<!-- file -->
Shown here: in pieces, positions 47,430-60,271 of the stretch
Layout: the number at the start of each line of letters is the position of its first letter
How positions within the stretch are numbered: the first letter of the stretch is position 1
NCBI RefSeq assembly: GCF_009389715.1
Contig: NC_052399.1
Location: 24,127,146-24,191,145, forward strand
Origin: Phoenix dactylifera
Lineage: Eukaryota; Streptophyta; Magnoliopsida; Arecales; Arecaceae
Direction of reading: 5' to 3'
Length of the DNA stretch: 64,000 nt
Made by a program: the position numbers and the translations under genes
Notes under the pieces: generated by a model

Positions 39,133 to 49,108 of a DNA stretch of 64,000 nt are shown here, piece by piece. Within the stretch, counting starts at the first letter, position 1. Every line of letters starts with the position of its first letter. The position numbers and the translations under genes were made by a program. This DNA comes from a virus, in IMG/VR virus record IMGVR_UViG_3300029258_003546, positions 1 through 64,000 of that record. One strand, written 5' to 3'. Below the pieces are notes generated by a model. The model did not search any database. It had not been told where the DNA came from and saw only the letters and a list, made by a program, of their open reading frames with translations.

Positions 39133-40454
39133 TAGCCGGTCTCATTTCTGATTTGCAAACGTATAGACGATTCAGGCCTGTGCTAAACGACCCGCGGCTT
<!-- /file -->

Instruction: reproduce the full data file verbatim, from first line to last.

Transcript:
Shown here: in pieces, positions 47,430-60,271 of the stretch
Layout: the number at the start of each line of letters is the position of its first letter
How positions within the stretch are numbered: the first letter of the stretch is position 1
NCBI RefSeq assembly: GCF_009389715.1
Contig: NC_052399.1
Location: 24,127,146-24,191,145, forward strand
Origin: Phoenix dactylifera
Lineage: Eukaryota; Streptophyta; Magnoliopsida; Arecales; Arecaceae
Direction of reading: 5' to 3'
Length of the DNA stretch: 64,000 nt
Made by a program: the position numbers and the translations under genes
Notes under the pieces: generated by a model

Positions 39,133 to 49,108 of a DNA stretch of 64,000 nt are shown here, piece by piece. Within the stretch, counting starts at the first letter, position 1. Every line of letters starts with the position of its first letter. The position numbers and the translations under genes were made by a program. This DNA comes from a virus, in IMG/VR virus record IMGVR_UViG_3300029258_003546, positions 1 through 64,000 of that record. One strand, written 5' to 3'. Below the pieces are notes generated by a model. The model did not search any database. It had not been told where the DNA came from and saw only the letters and a list, made by a program, of their open reading frames with translations.

Positions 39133-40454
39133 TAGCCGGTCTCATTTCTGATTTGCAAACGTATAGACGATTCAGGCCTGTGCTAAACGACCCGCGGCTT